Airlines prefer to keep the compensation rules murky. It helps them wheel and deal at the departure gate when necessary.
Give the acrimonious relations between Southwest and its unions, an executive probably had to go. Randy Babbitt is 70 year old and led labor relations, so his departure makes sense.
Southwest and JetBlue might have the cheapest redemptions, but savvy frequent flyers generally still find more value in programs offered by American, Delta, and United.
It makes sense that Southwest is finally realizing what other airlines have known for years — partnering with international airlines makes good business sense.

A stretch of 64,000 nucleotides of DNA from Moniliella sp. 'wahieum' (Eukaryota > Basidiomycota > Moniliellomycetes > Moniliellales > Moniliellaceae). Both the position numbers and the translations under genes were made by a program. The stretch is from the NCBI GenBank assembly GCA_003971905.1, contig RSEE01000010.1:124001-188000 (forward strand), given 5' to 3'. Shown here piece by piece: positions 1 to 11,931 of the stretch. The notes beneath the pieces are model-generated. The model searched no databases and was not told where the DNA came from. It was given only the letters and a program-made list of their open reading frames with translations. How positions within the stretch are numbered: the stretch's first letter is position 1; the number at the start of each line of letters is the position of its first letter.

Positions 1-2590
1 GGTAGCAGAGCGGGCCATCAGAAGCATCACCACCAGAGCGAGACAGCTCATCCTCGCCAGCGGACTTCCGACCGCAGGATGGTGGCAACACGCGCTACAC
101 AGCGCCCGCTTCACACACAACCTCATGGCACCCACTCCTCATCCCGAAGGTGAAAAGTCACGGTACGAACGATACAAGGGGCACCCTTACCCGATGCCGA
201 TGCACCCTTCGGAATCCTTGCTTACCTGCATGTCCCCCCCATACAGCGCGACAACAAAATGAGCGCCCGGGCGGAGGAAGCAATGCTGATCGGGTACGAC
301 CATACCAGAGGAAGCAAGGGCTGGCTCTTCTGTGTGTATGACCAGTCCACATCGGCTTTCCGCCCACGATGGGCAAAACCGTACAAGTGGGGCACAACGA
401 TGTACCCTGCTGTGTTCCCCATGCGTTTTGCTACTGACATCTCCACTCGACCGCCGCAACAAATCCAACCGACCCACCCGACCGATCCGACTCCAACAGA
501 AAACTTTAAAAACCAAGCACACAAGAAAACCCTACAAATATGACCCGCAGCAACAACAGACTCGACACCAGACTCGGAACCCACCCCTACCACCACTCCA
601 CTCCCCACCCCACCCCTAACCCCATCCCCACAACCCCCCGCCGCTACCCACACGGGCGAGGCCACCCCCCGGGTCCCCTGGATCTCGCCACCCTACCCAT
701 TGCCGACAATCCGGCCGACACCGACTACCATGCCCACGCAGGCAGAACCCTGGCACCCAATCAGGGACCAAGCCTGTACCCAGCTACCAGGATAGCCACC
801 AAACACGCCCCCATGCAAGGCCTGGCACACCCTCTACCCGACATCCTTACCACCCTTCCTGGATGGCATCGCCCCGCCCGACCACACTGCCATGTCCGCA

This letter should get Sens. Markey and Blumenthal some attention. But beyond that, it is not likely to have much of an influence on the nation's airlines.
Southwest has made money for more than 40 years. But that consistency does not satisfy many Wall Street analysts, who keep pushing the airline to increase profits.
A good operational meltdown like Delta's should make travelers nostalgic for the good old days, when carriers regularly cooperated to help each other's passengers.
Passengers might be cursing Southwest and Delta now, but they'll be back. As four airlines own the vast majority of U.S. market share, travelers have few alternatives.
Southwest did have some trouble recovering from last month's router failure. But is that reason to fire the CEO?
Southwest has rarely followed the U.S. airline pack, and historically its actions have generated high returns for investors. But could this time be different?